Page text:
Washington, DC . - In its first park policy initiative, the Bush Administration is proposing to allow private companies to enter into profit-sharing arrangements with national parks. Public Employees for Environmental Responsibility (PEER) today filed a challenge against the plan under the National Environmental Policy Act, citing its broad scope, and the need for the National Park Service (NPS) to evaluate each research profit-sharing agreement separately.
Under the Bush plan, any of the nearly 400 NPS units could enter into a "benefits-sharing agreement" with a corporate research firm. Pursuant to such an agreement, the company would provide the park with "equitable" monetary or in-kind compensation for its use of park resources. Currently, NPS regulations permit reputable scientific or educational institutions to conduct research as long as they do not impair the park's natural or cultural resources, or visitor enjoyment.
The Bush plan arises out of a proposal by a "bio-prospecting" company named Diversa to extract microorganisms living in Yellowstone National Park's geysers for commercial use. PEER contends that agency-wide promotion of commercial research could also be used to facilitate mineral exploration, such as proposals for drilling in Alaska's Katmai National Park, seismic exploration for oil in national parks or taking rare plants or animals from parks.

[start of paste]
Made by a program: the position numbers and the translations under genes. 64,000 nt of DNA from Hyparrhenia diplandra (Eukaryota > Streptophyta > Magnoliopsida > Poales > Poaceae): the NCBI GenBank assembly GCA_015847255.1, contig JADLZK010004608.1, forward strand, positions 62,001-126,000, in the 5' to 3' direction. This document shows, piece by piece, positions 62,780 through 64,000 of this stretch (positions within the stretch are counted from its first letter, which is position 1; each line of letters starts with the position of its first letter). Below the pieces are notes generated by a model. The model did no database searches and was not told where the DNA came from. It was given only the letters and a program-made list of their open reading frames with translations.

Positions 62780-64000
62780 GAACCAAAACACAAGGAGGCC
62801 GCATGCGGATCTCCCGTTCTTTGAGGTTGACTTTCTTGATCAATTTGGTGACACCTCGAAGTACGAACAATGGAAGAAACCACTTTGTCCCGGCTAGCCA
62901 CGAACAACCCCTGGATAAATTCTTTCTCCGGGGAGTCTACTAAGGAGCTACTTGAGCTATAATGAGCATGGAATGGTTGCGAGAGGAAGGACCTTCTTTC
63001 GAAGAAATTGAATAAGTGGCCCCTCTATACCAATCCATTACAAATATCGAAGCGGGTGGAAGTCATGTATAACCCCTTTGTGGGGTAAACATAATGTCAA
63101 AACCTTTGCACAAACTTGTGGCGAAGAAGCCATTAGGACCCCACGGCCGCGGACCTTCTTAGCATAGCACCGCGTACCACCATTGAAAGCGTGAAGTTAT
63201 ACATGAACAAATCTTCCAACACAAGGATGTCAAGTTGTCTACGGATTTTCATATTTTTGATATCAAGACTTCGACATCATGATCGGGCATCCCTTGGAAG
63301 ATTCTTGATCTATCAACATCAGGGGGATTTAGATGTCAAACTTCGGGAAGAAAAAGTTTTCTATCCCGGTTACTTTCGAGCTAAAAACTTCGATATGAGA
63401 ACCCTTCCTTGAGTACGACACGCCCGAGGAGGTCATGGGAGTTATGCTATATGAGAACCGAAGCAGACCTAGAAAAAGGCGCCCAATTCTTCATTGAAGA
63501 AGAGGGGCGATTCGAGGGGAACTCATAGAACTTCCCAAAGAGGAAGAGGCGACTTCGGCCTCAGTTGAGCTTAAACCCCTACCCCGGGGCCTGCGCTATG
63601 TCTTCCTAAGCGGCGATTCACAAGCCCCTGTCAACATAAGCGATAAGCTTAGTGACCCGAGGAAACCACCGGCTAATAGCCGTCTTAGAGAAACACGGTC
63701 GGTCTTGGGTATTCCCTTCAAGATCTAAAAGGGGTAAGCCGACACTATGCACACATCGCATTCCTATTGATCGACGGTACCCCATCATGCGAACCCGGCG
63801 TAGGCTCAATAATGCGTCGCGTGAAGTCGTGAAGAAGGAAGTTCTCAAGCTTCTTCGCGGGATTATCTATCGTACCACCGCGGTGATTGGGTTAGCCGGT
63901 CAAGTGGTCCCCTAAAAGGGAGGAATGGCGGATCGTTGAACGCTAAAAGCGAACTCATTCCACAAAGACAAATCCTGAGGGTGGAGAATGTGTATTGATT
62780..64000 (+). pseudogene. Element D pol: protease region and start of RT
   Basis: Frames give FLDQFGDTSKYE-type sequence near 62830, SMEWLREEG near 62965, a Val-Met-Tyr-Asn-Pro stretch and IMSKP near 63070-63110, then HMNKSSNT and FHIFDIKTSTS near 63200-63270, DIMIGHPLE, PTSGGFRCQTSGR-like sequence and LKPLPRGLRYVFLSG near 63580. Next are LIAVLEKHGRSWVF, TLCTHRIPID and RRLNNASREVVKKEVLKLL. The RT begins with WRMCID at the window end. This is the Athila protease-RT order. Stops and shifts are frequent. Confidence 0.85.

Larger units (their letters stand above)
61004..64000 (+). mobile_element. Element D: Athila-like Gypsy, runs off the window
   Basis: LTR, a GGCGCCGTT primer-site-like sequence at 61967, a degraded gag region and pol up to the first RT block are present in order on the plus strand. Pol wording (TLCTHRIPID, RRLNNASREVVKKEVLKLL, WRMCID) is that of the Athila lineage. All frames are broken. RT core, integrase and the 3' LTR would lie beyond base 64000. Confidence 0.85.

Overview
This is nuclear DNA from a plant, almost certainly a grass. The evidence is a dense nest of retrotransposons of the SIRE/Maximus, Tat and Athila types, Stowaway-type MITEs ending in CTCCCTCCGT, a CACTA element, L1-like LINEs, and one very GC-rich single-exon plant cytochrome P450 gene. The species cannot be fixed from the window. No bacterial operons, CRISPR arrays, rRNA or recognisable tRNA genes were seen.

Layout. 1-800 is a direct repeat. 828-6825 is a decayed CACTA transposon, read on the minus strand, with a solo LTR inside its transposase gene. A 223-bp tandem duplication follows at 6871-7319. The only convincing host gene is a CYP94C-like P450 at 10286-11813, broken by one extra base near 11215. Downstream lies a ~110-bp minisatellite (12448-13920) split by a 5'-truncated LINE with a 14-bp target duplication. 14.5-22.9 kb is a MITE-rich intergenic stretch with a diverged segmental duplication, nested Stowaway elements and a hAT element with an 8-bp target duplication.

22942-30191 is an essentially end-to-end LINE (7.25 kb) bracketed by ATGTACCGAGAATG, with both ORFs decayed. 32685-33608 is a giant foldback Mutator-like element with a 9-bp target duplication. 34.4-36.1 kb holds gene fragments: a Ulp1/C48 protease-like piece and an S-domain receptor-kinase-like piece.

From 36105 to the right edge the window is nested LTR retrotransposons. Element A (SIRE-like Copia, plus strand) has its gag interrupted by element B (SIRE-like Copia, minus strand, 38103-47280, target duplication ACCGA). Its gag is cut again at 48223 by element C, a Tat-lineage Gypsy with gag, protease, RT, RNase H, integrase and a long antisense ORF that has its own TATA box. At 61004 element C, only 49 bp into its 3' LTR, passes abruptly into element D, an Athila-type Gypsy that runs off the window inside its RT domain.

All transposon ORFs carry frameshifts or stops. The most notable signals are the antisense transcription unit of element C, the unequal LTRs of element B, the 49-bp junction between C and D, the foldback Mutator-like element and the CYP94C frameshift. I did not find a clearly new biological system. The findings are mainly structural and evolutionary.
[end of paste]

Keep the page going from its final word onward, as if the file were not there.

"This plan opens our national parks to commercialization, placing our national treasures at risk," stated PEER Board Member Frank Buono, a retired Park Service manager. "Worse, park service managers will feel financial pressure to enter into these agreements and overlook the real impacts to the resource."
NPS is seeking to conduct a single assessment of the "environmental impacts of implementing benefits-sharing agreements" for the collection of research specimens from the entire 84 million acre national park system. PEER is protesting that such a sweeping environmental assessment is an impossible undertaking since NPS has no idea of the number, nature and quantity of resources companies may collect under possible agreements.
George W. Bush is on record favoring a greater corporate role in parks. As Governor of Texas, Bush sent out requests for proposals for developers to build 24 privately-managed resorts at state parks, such as Davis Mountains and Pedernales Falls. Under that plan, developers were asked to design "nature lodgings" featuring hotels with rooms renting for $200 a night, conference centers, restaurants and shops. Profits would have been shared between each park and the companies. After PEER released the proposed contracts, the plan was put on hold.
The latest plan was published in the Federal Register in June and the comment period, originally set to close August 10, has been extended to August 27. The Park Service expects to make a final decision this winter.